Aldous Huxley

Aldous Huxley

Aldous Leonard Huxley (26 July 1894 – 22 November 1963) was an English writer and one of the most prominent members of the famous Huxley family. Best known for his novels including Brave New World and a wide-ranging output of essays, Huxley also edited the magazine Oxford Poetry, and published short stories, poetry, travel writing, film stories and scripts. Huxley spent the later part of his life in the United States, living in Los Angeles from 1937 until his death.

Aldous Huxley was a humanist, pacifist, and satirist, and he was latterly interested in spiritual subjects such as parapsychology and philosophical mysticism. He is also well known for advocating and taking psychedelics.

By the end of his life Huxley was widely acknowledged as one of the pre-eminent intellectuals of his time and respected as an important researcher into visual communication and sight-related theories as well.

Read more about Aldous HuxleyEarly Life, Career, Association With Vedanta, Eyesight, Personal Life, Death, Awards, Film Adaptations of Huxley's Work

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Laura Huxley - Life and Career
... obituary in the Los Angeles Times, Archera called philosopher and author Aldous Huxley at home, saying that John Huston had promised to finance her proposed documentary film on the Palio di Siena if she could get ... Archera then became close friends with Huxley and his first wife Maria, who died in 1955 ... In 1956, Archera married Huxley ...
Literature And Science
... Literature and Science is a 1963 book by Aldous Huxley ... In these reflections on the relations between art and science, Aldous Huxley attempts to discern the similarities and differences implicit in scientific and literary language, and he offers his opinions on the ... Works by Aldous Huxley Novels Crome Yellow (1921) Antic Hay (1923) Those Barren Leaves (1925) Point Counter Point (1928) Brave New World (1932) Eyeless in Gaza (1936) After ...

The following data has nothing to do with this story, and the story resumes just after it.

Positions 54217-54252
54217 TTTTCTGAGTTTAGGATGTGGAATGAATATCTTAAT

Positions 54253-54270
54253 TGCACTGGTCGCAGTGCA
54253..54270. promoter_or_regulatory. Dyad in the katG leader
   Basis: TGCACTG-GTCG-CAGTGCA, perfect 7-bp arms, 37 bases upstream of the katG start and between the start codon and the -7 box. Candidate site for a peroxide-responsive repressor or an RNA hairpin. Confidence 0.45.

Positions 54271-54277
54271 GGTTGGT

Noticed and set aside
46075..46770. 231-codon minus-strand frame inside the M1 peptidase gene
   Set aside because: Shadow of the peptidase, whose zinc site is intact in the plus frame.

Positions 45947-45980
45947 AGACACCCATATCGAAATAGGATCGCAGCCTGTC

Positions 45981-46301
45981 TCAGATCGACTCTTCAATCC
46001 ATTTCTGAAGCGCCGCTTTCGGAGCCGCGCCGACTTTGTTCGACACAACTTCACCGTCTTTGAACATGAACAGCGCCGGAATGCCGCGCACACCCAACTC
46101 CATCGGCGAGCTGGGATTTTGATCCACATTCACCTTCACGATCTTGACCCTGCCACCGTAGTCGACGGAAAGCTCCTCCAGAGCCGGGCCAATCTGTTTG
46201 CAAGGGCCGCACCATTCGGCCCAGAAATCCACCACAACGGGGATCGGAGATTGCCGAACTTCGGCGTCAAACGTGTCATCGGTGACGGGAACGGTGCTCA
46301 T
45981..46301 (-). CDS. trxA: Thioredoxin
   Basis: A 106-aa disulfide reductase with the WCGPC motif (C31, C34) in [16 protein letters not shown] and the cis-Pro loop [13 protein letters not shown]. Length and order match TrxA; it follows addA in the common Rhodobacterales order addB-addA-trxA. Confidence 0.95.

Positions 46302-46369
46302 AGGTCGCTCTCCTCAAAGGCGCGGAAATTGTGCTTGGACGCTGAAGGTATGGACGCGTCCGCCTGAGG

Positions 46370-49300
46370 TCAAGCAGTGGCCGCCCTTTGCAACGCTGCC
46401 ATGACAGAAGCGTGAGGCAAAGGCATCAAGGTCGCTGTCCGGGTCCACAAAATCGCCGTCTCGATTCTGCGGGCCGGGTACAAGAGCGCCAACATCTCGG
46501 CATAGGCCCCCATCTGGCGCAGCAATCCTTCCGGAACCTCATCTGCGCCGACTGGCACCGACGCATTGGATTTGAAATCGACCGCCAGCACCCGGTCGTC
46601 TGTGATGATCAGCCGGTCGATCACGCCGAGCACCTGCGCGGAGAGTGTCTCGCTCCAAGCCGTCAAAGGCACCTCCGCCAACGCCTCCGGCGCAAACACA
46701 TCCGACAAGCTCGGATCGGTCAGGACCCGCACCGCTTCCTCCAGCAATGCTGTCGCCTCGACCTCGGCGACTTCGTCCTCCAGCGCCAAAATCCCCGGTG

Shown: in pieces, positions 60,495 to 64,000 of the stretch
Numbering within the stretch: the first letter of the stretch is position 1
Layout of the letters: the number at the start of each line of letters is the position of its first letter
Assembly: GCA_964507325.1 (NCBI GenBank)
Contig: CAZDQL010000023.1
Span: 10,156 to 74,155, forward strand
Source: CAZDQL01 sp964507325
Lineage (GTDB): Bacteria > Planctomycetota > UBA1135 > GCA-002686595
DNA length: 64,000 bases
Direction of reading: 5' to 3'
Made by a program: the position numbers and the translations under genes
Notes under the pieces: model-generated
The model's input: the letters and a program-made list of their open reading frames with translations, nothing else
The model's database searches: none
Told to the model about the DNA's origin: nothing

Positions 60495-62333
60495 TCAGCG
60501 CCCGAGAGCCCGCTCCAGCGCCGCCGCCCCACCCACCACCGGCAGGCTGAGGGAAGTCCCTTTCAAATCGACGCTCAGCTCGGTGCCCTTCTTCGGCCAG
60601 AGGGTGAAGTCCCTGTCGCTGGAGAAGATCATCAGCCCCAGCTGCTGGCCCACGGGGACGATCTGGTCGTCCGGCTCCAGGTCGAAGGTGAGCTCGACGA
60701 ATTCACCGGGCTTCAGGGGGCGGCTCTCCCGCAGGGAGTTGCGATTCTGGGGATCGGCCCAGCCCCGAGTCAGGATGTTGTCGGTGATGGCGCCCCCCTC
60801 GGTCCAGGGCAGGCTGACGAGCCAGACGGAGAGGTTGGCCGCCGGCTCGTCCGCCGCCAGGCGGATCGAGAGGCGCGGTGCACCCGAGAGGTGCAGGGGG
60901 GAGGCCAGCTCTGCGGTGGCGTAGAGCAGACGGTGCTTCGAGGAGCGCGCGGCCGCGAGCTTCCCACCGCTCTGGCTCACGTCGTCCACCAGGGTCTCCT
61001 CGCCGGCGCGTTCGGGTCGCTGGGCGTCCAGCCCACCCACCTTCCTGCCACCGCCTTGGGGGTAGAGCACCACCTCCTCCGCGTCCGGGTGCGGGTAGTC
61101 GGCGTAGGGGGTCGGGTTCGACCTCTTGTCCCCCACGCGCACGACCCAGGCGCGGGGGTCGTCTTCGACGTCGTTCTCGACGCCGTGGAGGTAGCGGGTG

List Of Book Titles Taken From Literature
... literally, "At which point is the night") Book of Isaiah 2111 After Many a Summer Dies the Swan Aldous Huxley Tithonus, Alfred, Lord Tennyson Ah, Wilderness! Eugene O'Neill Rubaiyat of ... Mariner, Samuel Taylor Coleridge An Acceptable Time Madeleine L'Engle Psalms 6613 Antic Hay Aldous Huxley Edward II, Christopher Marlowe An Evil Cradling ... Eliot Beyond the Mexique Bay Aldous Huxley Bermudas, Andrew Marvell Blithe Spirit Noël Coward To a Skylark, Percy Bysshe Shelley Blood's a Rover James Ellroy Reveille, A.E ...
List Of Titles Of Works Based On Shakespearean Phrases - Novels, Short Stories and Nonfiction
... by Kurt Vonnegut (III.i) What Dreams May Come by Richard Matheson (III.i) Mortal Coils by Aldous Huxley and Immortal Coil by Jeffrey Lang (III.i) Perchance to ... Sara Woods (I.ii) Time Must Have a Stop by Aldous Huxley (V.iv) Henry V So Vile a Sin by Ben Aaronovitch Kate Orman (II.iv) Band of Brothers by Stephen Ambrose (IV.iii) Julius ... all our yesterdays", V.v) Brief Candles by Aldous Huxley (from "Out, out, brief candle!", V.v) The Sound and the Fury by William Faulkner (from "it is a tale / Told by an idiot ...

Famous quotes by aldous huxley:

    Good is a product of the ethical and spiritual artistry of individuals; it cannot be mass-produced.
    Aldous Huxley (1894–1963)

    Most of one’s life is one prolonged effort to prevent oneself thinking.
    Aldous Huxley (1894–1963)

    It takes two to make a murder. There are born victims, born to have their throats cut, as the cut-throats are born to be hanged.
    Aldous Huxley (1894–1963)

    The history of any nation follows an undulatory course. In the trough of the wave we find more or less complete anarchy; but the crest is not more or less complete Utopia, but only, at best, a tolerably humane, partially free and fairly just society that invariably carries within itself the seeds of its own decadence.
    Aldous Huxley (1894–1963)

    Cant is always rather nauseating; but before we condemn political hypocrisy, let us remember that it is the tribute paid by men of leather to men of God, and that the acting of the part of someone better than oneself may actually commit one to a course of behaviour perceptibly less evil than what would be normal and natural in an avowed cynic.
    Aldous Huxley (1894–1963)